I have no doubt that if McNicoll had worked for the Sydney Morning Herald or The Age, and his employer “disappeared” him as The Australian did, the Oz would have reported it with relish.

With relish? Yes indeed. The Australian keeps up a regular sneering and jeering at its rivals, to a level which seems just plain childish. It does more to diminish its own standing than it does damage to the SMH and The Age.

Think about it. It's hard to avoid the conclusion that Media's staff complied with an explicit, or an implied but clearly understood, direction from management or a senior editor not to publish anything about McNicoll.

News Limited, publisher of The Australian, also controls most of the nation's capital city newspapers, as well as many suburban and provincial titles. Does the McNicoll censorship mean News Limited management also censors Media's coverage of what's happening in more than half of Australia's press?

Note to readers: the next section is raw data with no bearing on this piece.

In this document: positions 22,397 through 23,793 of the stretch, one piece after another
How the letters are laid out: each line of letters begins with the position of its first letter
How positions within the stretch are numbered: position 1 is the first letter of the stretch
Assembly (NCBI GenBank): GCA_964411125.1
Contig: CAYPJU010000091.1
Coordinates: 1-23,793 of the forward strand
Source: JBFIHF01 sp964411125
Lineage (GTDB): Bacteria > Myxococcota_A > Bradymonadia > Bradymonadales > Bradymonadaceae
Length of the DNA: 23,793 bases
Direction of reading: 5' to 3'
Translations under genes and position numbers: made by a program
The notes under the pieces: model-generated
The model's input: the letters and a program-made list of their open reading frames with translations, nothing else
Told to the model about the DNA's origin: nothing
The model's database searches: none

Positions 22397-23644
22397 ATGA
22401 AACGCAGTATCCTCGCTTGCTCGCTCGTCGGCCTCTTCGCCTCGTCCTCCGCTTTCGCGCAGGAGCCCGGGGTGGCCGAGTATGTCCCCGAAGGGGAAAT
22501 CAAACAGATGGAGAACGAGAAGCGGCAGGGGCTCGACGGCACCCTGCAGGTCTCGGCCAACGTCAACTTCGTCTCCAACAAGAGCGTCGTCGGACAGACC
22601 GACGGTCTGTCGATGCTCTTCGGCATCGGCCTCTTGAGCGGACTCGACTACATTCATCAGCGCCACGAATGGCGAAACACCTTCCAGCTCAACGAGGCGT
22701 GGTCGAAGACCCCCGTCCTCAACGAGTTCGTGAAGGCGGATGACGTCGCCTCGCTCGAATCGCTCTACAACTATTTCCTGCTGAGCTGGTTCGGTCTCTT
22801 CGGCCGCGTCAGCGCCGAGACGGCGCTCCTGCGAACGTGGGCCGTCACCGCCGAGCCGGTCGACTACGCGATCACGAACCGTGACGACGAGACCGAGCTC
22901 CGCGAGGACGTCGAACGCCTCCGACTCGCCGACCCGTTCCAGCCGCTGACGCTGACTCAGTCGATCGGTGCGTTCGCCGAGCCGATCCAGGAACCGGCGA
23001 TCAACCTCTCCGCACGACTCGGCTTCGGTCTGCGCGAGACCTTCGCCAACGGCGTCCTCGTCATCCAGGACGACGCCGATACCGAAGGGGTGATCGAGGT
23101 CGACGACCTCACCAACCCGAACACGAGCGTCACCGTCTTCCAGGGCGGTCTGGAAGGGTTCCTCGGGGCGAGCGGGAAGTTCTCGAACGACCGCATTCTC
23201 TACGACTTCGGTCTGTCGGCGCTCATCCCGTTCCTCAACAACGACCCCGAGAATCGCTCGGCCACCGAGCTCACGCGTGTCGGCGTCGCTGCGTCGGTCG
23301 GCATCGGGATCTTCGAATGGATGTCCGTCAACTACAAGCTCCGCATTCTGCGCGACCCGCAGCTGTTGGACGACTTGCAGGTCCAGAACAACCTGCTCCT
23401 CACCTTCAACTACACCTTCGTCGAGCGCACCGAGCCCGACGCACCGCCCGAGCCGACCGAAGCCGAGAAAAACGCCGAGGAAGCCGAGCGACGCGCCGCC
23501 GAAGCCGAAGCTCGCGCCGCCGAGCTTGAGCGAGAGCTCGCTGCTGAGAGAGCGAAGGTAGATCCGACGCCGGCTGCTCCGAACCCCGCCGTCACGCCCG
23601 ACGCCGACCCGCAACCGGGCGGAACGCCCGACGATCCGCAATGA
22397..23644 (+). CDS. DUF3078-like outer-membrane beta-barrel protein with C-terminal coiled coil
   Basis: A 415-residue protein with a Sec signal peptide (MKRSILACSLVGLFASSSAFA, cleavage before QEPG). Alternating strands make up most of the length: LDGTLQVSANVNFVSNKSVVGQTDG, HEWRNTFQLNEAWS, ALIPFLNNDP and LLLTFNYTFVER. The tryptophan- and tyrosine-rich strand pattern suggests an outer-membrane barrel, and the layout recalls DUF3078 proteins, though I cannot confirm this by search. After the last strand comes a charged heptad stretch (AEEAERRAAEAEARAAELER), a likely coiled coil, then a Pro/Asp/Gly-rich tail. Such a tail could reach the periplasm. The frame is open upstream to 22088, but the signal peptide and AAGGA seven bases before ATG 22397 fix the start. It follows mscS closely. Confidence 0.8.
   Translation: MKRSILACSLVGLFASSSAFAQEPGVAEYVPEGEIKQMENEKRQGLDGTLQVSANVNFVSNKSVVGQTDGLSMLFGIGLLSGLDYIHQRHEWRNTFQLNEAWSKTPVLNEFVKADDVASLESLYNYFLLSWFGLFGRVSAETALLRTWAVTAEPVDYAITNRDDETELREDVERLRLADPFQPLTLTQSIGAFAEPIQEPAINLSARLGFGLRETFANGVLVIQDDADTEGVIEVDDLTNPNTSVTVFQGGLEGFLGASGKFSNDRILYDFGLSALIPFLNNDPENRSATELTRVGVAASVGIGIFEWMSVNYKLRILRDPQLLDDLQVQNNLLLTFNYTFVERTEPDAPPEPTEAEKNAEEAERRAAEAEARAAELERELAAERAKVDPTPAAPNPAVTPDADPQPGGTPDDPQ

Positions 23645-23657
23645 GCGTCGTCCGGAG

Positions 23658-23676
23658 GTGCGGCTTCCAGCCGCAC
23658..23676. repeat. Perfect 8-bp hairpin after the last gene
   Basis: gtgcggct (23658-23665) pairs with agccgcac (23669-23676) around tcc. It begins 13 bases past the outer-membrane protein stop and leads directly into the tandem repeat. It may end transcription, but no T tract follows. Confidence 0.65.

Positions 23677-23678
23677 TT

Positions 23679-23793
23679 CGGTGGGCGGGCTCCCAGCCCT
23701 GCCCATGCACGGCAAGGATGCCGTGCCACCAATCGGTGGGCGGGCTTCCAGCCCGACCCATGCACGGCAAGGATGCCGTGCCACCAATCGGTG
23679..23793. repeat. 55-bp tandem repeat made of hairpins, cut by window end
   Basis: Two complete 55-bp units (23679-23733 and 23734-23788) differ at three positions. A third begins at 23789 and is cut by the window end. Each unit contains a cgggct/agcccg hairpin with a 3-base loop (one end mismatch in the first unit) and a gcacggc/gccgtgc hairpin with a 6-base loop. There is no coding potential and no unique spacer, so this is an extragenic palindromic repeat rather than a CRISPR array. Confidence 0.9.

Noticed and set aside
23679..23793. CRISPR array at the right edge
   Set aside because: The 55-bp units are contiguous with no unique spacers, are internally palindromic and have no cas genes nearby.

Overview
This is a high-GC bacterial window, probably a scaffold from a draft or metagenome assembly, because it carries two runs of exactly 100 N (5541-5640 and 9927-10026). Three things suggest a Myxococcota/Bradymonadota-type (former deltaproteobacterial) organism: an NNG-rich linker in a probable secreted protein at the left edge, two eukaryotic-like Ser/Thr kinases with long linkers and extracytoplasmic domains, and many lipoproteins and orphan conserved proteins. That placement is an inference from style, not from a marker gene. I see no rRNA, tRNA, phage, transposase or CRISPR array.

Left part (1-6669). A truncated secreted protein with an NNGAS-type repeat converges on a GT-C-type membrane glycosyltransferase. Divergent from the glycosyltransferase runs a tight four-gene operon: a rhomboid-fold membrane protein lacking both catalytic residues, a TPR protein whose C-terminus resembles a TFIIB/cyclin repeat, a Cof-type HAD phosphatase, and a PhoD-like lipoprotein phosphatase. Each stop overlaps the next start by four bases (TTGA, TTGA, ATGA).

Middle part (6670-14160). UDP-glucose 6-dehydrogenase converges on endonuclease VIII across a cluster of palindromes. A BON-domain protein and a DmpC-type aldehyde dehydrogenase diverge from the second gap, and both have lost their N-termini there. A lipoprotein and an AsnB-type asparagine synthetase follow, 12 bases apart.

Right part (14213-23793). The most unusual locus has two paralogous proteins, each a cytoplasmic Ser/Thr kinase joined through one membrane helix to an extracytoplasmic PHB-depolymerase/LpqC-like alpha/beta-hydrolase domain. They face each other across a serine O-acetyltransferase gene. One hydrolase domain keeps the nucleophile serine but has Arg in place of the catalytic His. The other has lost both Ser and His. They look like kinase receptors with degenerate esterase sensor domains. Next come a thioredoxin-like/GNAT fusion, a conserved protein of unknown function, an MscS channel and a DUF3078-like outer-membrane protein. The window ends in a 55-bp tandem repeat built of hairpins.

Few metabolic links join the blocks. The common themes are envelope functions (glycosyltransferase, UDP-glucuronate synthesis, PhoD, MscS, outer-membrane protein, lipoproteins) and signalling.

So I've let my Oz subscription lapse. But I must confess – I won't stop reading the Oz. The Australian has a well-laid-out online edition, while the SMH's website is a bit messy, and often it's dumbed down. So we're better off getting the printed SMH thrown into the flowerbed each morning.


This has become a long post, longer than I like. I'd assembled much more material, but it might be better to skip across the other points.